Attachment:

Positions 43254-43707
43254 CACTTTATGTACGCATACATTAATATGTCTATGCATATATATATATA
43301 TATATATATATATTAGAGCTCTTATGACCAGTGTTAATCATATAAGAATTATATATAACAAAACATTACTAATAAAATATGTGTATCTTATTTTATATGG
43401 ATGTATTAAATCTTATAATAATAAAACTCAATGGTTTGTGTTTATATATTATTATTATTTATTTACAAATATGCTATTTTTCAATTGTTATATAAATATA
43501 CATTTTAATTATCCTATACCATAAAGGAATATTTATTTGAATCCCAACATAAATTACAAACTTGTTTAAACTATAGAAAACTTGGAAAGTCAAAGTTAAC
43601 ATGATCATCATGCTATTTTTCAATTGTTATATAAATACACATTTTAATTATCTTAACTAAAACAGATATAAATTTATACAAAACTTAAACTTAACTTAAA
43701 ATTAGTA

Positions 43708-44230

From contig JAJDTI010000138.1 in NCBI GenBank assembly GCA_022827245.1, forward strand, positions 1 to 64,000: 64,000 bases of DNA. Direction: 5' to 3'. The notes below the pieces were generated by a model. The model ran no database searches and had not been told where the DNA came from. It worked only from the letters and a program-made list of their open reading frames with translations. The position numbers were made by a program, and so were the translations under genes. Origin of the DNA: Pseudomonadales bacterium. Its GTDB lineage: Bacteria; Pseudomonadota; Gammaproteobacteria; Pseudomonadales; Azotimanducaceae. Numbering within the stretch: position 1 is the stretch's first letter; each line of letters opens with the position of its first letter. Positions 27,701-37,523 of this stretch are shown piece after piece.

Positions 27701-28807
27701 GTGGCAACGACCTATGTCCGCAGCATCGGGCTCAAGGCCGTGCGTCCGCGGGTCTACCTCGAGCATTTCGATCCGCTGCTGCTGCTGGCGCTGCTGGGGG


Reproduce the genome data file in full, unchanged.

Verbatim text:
Positions 43254-43707
43254 CACTTTATGTACGCATACATTAATATGTCTATGCATATATATATATA
43301 TATATATATATATTAGAGCTCTTATGACCAGTGTTAATCATATAAGAATTATATATAACAAAACATTACTAATAAAATATGTGTATCTTATTTTATATGG
43401 ATGTATTAAATCTTATAATAATAAAACTCAATGGTTTGTGTTTATATATTATTATTATTTATTTACAAATATGCTATTTTTCAATTGTTATATAAATATA
43501 CATTTTAATTATCCTATACCATAAAGGAATATTTATTTGAATCCCAACATAAATTACAAACTTGTTTAAACTATAGAAAACTTGGAAAGTCAAAGTTAAC
43601 ATGATCATCATGCTATTTTTCAATTGTTATATAAATACACATTTTAATTATCTTAACTAAAACAGATATAAATTTATACAAAACTTAAACTTAACTTAAA
43701 ATTAGTA

Positions 43708-44230

From contig JAJDTI010000138.1 in NCBI GenBank assembly GCA_022827245.1, forward strand, positions 1 to 64,000: 64,000 bases of DNA. Direction: 5' to 3'. The notes below the pieces were generated by a model. The model ran no database searches and had not been told where the DNA came from. It worked only from the letters and a program-made list of their open reading frames with translations. The position numbers were made by a program, and so were the translations under genes. Origin of the DNA: Pseudomonadales bacterium. Its GTDB lineage: Bacteria; Pseudomonadota; Gammaproteobacteria; Pseudomonadales; Azotimanducaceae. Numbering within the stretch: position 1 is the stretch's first letter; each line of letters opens with the position of its first letter. Positions 27,701-37,523 of this stretch are shown piece after piece.

Positions 27701-28807
27701 GTGGCAACGACCTATGTCCGCAGCATCGGGCTCAAGGCCGTGCGTCCGCGGGTCTACCTCGAGCATTTCGATCCGCTGCTGCTGCTGGCGCTGCTGGGGG